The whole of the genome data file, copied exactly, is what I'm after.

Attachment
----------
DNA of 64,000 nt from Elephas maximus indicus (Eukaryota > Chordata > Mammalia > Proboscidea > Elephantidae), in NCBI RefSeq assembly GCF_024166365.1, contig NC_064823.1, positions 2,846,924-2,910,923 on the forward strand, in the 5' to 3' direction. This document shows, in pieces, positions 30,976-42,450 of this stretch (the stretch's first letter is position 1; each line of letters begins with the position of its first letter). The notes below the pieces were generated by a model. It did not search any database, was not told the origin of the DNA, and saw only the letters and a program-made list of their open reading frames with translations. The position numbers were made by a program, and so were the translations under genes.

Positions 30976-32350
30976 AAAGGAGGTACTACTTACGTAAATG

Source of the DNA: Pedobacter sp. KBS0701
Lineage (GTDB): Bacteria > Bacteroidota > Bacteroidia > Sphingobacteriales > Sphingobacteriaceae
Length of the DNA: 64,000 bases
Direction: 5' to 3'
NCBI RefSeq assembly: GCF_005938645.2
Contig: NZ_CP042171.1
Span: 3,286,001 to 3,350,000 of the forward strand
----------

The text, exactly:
DNA of 64,000 nt from Elephas maximus indicus (Eukaryota > Chordata > Mammalia > Proboscidea > Elephantidae), in NCBI RefSeq assembly GCF_024166365.1, contig NC_064823.1, positions 2,846,924-2,910,923 on the forward strand, in the 5' to 3' direction. This document shows, in pieces, positions 30,976-42,450 of this stretch (the stretch's first letter is position 1; each line of letters begins with the position of its first letter). The notes below the pieces were generated by a model. It did not search any database, was not told the origin of the DNA, and saw only the letters and a program-made list of their open reading frames with translations. The position numbers were made by a program, and so were the translations under genes.

Positions 30976-32350
30976 AAAGGAGGTACTACTTACGTAAATG

Source of the DNA: Pedobacter sp. KBS0701
Lineage (GTDB): Bacteria > Bacteroidota > Bacteroidia > Sphingobacteriales > Sphingobacteriaceae
Length of the DNA: 64,000 bases
Direction: 5' to 3'
NCBI RefSeq assembly: GCF_005938645.2
Contig: NZ_CP042171.1
Span: 3,286,001 to 3,350,000 of the forward strand